My involvement in UKIP allowed me to channel my indignation. Also, being the only young person in the room, on many occasions, allowed me to develop a range of political and communication skills that may have taken much longer to attain in another party.

However, I came to realise that the party was seriously limited: organisationally and intellectually.  There is no plan, for anything. It’s all improvisation. And if there is  someone with a plan, he/she will probably leave or get kicked out, because the party’s vested interested in keeping the party like a pressure group is too strong. It felt like what Party HQ really needed was a textbook explanation of the roles and functions of a political party on every wall, before anything serious could begin.

Posted in Op-eds | 53 Comments

Why we need UKIP in the fight for Electoral Reform

 

Pursuit of electoral reform was once a defining policy of the Lib Dems, and it remains one of the key reasons why I am a member of the party. But the disastrous AV referendum in 2011 seems to have kicked the issue into the long grass. I have the same hangups about that referendum as many other Lib Dems do. Labour’s support was non-existent; the Murdoch press spread lies; and the vote was used as a way of punishing Nick Clegg. In short – the establishment pulled rank.

One popular observation about electoral reform is that no party in Government would ever support changing a voting system which had just given them power. I don’t think that this argument is as tautological as many claim it is, but it’s certainly a major concern.

However, none of this hides the fact that voting reform has never gained much support from the general public, unlike other anti-establishment causes. Electoral Reformers are in the uncomfortable position of being hated by the establishment but treated with disinterest by the wider electorate too. It is so often seen as peripheral issue, which only middle-class policy wonks from the liberal elite can be bothered to care about (a problem which the Lib Dems are oh so familiar with).

Posted in Op-eds | Also tagged | 44 Comments

No wiggle room for UKIP-backed Zac Goldsmith

We don’t often run UKIP press releases on here, but in this case it is justified to prove a point. Apparently Zac Goldsmith doesn’t much like being described as UKIP-backed.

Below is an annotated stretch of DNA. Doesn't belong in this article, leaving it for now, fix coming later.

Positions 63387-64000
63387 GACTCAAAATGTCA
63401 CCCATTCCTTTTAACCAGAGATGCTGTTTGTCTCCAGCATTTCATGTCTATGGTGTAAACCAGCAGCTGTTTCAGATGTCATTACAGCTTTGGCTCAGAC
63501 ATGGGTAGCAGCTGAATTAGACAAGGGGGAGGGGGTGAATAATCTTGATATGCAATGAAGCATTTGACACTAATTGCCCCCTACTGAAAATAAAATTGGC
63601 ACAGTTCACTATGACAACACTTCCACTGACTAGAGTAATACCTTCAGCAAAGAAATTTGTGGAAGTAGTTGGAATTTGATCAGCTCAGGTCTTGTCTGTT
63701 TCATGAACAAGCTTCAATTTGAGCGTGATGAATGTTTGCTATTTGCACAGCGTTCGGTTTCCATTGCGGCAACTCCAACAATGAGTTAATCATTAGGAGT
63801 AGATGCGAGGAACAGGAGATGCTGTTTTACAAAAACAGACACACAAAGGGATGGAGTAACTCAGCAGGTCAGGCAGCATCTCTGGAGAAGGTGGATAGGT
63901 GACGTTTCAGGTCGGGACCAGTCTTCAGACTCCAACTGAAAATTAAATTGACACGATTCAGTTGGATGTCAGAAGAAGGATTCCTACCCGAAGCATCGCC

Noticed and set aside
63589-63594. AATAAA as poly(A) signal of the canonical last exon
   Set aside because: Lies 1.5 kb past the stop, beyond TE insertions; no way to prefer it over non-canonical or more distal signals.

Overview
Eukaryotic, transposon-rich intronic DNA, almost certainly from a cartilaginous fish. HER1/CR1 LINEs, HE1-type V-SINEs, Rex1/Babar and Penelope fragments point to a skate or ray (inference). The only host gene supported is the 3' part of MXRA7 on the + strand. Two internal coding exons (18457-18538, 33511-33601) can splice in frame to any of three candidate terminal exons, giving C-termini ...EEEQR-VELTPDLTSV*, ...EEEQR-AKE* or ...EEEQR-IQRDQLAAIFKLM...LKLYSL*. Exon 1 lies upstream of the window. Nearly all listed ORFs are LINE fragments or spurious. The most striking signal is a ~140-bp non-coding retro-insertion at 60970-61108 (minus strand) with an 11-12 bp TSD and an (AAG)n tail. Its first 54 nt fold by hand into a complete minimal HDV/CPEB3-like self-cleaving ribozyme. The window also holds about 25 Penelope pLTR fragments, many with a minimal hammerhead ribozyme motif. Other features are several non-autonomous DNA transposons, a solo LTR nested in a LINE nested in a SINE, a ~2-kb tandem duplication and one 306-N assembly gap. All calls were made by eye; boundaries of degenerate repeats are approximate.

Just a reminder of the UKIP statement just after Goldsmith resigned.

UKIP Chairman Paul Oakden said “On Tuesday 25th October Zac Goldsmith MP announced that he was resigning

Posted in News | Also tagged | 5 Comments

Tim Farron reacts to UKIP’s endorsement of Zac Goldsmith

Following UKIP’s endorsement of Zac Goldsmith in the Richmond Park by-election, Tim Farron commented:

Zac Goldsmith claimed Brexit has nothing to do with this by-election. The very public endorsement he has picked up from the party of Nigel Farage nails that lie.

Zac Goldsmith was already the Conservative Party candidate. Now he is also the UKIP candidate. His campaign is the Nigel and Zac show.

Posted in News | Also tagged , and | 33 Comments
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Recent Comments

  • User AvatarFiona 20th Aug - 7:52pm
    As far as I can tell, the Herald is going through a phase of publishing SNP press releases as if they are actual news, complete...
  • User AvatarPeter Watson 20th Aug - 7:16pm
    @Michael BG "one of the biggest failures of the Liberal Democrats was to accept Conservative policies they should have opposed" I sort of agree. I...
  • User Avatarjayne Mansfield 20th Aug - 5:58pm
    @ Bernard Aris, Of course many people , not only Liberals, are concerned with the moral content of what world leaders say and do. I...
  • User AvatarPeter Martin 20th Aug - 5:34pm
    I'm not sure we need any concessions. I'm still thinking about this and I'd welcome any comments from anyone else who might have given this...
  • User Avatarfrankie 20th Aug - 5:26pm
    Bernard, More Uriah Heep than Oliver.
  • User AvatarPeter Hirst 20th Aug - 5:03pm
    an impressive performance, admittedly before a home crowd. Learnt that the treasury insists on high interest rates. Are tuition fees and other loans to make...